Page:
Now that the once flowering old roses have finished, and the theoretically repeat flowering roses are beginning to be bothered by black spot and are not repeating with anything like the impact of the first flush, the part of the back garden immediately by the conservatory looks rather dull. Given that this is the time of year when we're most likely to use the table on the deck down there, it seems a pity to be left staring at two blank stretches of boring green leaves, verging on the offensive where the black spot has struck particularly badly. I need to think of a way to inject some more interest into the beds at this time of year, and said so to my friend who was visiting yesterday. She laughed and said I sounded like all gardeners, telling her she should have come last week, but that's not really what I meant. I'd invited her to lunch because we hadn't seen each other for more than a quick coffee for ages. The garden was merely the incidental background. My remark was more of an outward expression of inward musing about the design issue.
It's in the nature of gardens that different areas peak at different times, since it's almost impossible to make every bed, nook, and corner perform at full whack for fifty two weeks of the year. For example, the row of Iris unguicularis against the south wall of the house are a delight in the winter, but nothing much to look at now. That doesn't matter since the slack is taken up by a succession of pots on the patio, and even if it wasn't there's no reason to spend time looking at the iris leaves. You could look at the view, if you wanted to look at something, or just use the patio as the quickest route from the front to the back garden and not look at anything beyond the basic requirements of walking. But the top lawn, which is flanked by the rose beds, forms the geographic core of the back garden. It ought to be a place where you want to linger, especially in high summer.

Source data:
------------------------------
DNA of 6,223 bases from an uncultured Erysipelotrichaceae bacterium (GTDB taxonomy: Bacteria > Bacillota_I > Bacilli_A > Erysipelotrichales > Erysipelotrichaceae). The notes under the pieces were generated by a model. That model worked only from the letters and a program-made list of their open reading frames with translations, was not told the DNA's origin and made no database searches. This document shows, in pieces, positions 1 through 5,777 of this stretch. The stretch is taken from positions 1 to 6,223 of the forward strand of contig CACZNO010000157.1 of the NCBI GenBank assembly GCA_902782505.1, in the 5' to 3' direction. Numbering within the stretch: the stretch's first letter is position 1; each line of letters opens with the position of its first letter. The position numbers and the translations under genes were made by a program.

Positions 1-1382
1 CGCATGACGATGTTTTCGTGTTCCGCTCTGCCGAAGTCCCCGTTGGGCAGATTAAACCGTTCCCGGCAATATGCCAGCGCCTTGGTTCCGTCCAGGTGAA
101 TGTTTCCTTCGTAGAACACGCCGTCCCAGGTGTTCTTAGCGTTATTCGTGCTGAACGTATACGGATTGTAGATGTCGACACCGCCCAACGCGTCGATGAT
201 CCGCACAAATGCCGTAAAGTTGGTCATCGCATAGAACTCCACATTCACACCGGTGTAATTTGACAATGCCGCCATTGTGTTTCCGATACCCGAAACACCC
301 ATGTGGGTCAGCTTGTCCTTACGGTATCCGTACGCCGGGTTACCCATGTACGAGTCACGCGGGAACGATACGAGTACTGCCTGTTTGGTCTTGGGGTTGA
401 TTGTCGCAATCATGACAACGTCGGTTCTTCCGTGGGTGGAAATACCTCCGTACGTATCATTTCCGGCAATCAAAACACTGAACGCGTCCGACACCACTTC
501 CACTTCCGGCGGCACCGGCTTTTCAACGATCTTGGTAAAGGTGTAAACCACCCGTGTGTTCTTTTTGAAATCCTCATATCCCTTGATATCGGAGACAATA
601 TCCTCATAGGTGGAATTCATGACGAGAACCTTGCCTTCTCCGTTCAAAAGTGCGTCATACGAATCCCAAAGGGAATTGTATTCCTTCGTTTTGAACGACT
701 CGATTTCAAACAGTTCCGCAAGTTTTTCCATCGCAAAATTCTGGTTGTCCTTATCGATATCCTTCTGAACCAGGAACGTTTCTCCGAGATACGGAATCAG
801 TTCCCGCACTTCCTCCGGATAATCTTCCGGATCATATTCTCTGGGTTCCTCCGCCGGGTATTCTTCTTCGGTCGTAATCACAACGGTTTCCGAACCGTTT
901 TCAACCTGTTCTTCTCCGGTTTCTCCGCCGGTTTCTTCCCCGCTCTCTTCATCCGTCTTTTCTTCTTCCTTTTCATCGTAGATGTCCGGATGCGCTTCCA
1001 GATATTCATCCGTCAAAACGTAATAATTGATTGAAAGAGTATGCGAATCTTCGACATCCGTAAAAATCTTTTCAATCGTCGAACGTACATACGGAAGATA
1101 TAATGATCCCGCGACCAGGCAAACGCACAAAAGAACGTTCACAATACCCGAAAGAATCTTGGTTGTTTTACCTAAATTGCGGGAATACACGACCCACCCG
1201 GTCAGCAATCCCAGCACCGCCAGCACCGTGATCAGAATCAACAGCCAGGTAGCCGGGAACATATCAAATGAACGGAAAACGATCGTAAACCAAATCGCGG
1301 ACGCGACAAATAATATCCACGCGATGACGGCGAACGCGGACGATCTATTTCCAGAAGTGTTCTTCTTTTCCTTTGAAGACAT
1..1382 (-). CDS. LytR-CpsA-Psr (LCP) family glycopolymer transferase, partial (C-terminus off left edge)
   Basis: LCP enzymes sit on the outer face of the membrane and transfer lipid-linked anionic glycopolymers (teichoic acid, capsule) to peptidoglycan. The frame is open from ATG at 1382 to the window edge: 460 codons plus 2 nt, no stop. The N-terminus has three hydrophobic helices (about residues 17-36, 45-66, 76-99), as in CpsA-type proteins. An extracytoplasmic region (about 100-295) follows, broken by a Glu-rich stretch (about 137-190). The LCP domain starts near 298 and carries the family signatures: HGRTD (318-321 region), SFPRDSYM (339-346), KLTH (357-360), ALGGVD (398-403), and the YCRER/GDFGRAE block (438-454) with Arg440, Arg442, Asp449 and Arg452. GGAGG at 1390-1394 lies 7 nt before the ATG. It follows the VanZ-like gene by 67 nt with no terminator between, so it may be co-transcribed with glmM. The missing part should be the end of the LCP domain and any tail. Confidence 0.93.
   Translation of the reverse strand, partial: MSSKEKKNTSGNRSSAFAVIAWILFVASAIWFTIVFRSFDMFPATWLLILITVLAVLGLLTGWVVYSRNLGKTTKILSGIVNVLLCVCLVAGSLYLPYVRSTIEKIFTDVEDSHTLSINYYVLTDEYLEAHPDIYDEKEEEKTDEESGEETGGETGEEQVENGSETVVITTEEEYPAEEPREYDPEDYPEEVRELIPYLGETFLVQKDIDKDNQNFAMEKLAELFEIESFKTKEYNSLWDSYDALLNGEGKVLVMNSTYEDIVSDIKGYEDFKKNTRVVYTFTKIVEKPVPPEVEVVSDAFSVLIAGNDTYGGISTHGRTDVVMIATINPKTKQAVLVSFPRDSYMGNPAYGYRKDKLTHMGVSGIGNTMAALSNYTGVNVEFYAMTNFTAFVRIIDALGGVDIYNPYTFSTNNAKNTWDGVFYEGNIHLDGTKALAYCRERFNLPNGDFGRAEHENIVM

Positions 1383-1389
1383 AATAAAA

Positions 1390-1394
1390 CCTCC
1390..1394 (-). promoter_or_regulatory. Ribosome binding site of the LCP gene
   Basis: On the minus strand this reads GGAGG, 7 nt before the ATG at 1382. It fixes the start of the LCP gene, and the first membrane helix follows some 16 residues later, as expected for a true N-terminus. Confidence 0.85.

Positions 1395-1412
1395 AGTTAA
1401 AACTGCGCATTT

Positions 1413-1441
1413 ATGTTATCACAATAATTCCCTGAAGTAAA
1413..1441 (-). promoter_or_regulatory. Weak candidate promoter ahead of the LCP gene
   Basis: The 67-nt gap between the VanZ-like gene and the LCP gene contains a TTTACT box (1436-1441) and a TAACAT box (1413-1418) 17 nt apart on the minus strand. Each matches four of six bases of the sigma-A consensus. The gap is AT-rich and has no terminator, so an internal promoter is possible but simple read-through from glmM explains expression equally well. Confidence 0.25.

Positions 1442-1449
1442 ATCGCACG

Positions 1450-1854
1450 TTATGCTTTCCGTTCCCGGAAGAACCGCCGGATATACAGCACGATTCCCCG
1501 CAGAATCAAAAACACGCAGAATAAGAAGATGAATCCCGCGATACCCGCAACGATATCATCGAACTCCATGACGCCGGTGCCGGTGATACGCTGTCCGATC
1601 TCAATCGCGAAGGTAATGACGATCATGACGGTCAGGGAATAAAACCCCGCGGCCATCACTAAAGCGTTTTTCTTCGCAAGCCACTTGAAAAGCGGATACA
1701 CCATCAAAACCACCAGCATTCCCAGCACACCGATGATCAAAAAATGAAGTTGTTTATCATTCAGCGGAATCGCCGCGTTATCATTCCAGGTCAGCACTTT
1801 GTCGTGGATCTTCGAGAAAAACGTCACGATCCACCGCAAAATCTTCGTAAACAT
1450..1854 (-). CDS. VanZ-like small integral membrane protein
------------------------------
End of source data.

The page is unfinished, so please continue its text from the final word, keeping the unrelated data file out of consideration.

One problem is that the roses have grown larger than I was expecting to the point where they meet up in a solid wall of foliage. As originally envisaged there were supposed to be other flowers in the gaps between them. Should I go down the Christopher Lloyd route and ruthlessly rip out the least satisfactory of the roses? That would give space for inter-planting, and some variation in height which would be more interesting than the current block. On the other hand, I like the roses. Should I prune them drastically this winter to free up some space? Or keep them as they are and step up my efforts to grow later flowering clematis through them? I don't know. Something to ponder as I go about other tasks.
Another way of improving the look of the garden from mid summer onwards is to keep on what Fergus Garrett described as de-browning it. Flower spikes that have gone over, yellowing and damaged leaves, the odd dead and damaged shoot, that sort of thing. Cumulatively they can make a garden look tired and grubby when an objective count would show that there were actually quite a lot of things still in bloom. I am guilty of not de-browning our garden so assiduously as I should, generally because I end up being busy doing other things. Today I cut a lot of the edges, slicing through the long grass almost effortlessly with my new shears, and removed the spent flower spikes of common foxgloves, which were turning from green to frazzled brown. Clear away the trails of goose grass as well, and the whole border looked brighter and fresher out of all proportion to the work involved. Really I should forget planting out and potting on for the summer, and just spend my time in the garden assiduously edging and dead heading.